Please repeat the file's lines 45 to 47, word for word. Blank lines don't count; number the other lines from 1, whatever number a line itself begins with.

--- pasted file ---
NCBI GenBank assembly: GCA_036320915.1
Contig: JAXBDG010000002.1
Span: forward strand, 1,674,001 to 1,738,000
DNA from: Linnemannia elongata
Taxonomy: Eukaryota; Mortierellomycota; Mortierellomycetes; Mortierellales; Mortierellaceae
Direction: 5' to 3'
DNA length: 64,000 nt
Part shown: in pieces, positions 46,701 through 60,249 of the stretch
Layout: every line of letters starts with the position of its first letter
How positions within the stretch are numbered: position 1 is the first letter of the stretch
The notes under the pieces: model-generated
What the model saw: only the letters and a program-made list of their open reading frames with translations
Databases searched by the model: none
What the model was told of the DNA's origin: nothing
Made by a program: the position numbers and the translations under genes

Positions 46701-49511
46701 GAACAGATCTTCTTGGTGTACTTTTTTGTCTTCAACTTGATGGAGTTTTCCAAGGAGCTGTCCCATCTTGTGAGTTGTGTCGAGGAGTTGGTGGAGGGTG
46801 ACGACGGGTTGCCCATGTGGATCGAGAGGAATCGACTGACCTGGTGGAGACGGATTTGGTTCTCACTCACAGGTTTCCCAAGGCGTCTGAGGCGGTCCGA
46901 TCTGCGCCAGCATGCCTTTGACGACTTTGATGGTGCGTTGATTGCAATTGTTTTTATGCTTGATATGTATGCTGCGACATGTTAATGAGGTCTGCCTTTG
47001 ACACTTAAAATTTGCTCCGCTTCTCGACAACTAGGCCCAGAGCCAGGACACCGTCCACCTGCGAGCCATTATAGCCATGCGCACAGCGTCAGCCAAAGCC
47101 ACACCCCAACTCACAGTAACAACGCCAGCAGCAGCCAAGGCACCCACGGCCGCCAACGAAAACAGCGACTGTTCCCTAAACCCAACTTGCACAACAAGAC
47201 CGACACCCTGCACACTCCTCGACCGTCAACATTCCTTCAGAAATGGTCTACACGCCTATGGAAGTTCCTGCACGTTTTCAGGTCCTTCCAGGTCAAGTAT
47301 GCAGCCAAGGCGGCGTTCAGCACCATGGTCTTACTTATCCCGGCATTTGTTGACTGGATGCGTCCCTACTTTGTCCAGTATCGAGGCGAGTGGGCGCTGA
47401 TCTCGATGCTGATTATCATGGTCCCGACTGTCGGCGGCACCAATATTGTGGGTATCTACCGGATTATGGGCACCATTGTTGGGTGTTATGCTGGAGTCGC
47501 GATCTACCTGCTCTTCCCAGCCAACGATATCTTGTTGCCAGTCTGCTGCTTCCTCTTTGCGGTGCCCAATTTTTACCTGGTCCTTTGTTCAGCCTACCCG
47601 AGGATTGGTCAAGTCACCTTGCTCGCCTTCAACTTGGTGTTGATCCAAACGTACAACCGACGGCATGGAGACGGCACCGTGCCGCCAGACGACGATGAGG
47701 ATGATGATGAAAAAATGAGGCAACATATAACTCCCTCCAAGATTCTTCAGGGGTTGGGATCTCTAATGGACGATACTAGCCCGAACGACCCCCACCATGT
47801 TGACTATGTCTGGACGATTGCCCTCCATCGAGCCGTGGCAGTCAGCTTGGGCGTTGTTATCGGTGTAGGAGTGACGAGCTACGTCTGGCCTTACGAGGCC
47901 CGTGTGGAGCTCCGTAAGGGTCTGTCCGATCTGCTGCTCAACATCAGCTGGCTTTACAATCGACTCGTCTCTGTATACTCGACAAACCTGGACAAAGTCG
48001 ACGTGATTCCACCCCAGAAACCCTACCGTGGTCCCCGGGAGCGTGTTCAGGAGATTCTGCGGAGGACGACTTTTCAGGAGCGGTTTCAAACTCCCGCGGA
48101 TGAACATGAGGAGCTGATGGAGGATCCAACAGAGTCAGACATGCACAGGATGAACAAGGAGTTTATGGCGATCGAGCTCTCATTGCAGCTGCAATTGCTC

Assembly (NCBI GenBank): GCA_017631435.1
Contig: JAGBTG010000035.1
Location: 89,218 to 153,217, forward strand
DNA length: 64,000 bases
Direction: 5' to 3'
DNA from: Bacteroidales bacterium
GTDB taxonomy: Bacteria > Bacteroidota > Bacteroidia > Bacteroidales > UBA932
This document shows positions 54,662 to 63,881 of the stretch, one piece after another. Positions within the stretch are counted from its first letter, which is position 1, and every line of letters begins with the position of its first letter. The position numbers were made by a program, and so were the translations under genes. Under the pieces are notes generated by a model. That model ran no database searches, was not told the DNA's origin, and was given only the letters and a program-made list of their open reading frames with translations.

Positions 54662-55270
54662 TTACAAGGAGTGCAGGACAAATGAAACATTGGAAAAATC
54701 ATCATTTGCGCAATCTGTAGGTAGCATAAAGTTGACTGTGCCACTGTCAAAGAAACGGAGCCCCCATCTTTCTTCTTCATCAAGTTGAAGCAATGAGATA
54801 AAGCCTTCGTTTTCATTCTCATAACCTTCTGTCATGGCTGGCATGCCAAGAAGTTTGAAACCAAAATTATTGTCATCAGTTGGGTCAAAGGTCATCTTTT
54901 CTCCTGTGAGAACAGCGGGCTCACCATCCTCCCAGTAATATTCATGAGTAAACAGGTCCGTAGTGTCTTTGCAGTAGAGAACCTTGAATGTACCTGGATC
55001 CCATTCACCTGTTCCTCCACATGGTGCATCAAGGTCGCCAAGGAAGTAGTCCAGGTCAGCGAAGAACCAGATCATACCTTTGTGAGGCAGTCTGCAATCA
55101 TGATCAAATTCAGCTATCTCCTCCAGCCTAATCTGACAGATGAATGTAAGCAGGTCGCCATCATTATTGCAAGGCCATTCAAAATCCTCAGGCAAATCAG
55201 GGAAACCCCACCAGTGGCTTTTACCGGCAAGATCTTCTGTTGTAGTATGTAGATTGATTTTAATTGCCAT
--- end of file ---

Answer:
55001 CCATTCACCTGTTCCTCCACATGGTGCATCAAGGTCGCCAAGGAAGTAGTCCAGGTCAGCGAAGAACCAGATCATACCTTTGTGAGGCAGTCTGCAATCA
55101 TGATCAAATTCAGCTATCTCCTCCAGCCTAATCTGACAGATGAATGTAAGCAGGTCGCCATCATTATTGCAAGGCCATTCAAAATCCTCAGGCAAATCAG
55201 GGAAACCCCACCAGTGGCTTTTACCGGCAAGATCTTCTGTTGTAGTATGTAGATTGATTTTAATTGCCAT